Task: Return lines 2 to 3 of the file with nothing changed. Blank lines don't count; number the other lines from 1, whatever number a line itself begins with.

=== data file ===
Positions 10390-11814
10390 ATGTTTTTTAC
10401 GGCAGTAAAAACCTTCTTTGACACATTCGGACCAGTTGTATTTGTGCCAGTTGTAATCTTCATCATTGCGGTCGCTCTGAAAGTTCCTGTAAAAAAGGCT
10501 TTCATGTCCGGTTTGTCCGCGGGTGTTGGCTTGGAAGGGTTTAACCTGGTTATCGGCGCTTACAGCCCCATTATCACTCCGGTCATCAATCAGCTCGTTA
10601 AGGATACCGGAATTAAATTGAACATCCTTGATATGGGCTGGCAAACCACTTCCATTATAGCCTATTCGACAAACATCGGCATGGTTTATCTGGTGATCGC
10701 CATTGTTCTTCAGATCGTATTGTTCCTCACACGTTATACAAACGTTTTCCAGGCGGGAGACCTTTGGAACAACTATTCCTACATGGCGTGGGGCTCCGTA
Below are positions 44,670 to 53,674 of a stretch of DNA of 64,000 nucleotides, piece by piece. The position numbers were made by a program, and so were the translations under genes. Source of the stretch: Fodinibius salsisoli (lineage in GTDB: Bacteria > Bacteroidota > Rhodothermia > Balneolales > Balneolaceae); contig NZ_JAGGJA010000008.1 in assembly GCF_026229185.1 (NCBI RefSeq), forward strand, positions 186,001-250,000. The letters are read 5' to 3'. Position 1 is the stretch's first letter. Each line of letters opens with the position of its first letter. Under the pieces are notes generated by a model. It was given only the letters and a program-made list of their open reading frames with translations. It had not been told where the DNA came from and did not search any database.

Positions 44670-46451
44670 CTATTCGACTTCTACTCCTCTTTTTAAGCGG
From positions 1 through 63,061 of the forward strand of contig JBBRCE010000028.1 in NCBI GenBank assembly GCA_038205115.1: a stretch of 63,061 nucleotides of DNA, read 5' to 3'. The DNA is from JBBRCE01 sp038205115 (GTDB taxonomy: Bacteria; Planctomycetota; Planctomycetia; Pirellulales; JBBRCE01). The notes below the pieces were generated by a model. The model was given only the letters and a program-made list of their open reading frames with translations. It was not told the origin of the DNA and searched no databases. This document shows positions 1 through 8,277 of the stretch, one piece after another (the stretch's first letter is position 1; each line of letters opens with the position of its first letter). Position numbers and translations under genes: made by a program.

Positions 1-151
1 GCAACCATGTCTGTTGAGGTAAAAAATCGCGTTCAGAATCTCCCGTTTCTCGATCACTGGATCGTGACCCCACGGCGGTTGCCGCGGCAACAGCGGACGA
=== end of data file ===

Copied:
10390 ATGTTTTTTAC
10401 GGCAGTAAAAACCTTCTTTGACACATTCGGACCAGTTGTATTTGTGCCAGTTGTAATCTTCATCATTGCGGTCGCTCTGAAAGTTCCTGTAAAAAAGGCT